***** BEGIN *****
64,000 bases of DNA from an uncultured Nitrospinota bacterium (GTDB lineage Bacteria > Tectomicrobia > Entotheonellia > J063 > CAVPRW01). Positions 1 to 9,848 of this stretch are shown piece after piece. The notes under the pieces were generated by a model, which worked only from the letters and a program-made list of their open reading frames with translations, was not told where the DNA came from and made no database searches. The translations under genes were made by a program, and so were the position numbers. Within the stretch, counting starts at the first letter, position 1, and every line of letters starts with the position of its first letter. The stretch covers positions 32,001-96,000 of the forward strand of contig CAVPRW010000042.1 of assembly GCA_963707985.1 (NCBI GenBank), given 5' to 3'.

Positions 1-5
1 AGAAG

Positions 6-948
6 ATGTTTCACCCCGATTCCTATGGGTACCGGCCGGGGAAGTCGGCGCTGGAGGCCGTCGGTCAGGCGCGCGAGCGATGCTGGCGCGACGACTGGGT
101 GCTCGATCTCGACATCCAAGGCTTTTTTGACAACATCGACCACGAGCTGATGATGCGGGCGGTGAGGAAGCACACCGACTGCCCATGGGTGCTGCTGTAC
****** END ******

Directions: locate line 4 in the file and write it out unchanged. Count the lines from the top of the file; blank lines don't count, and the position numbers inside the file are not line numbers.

Positions 6-948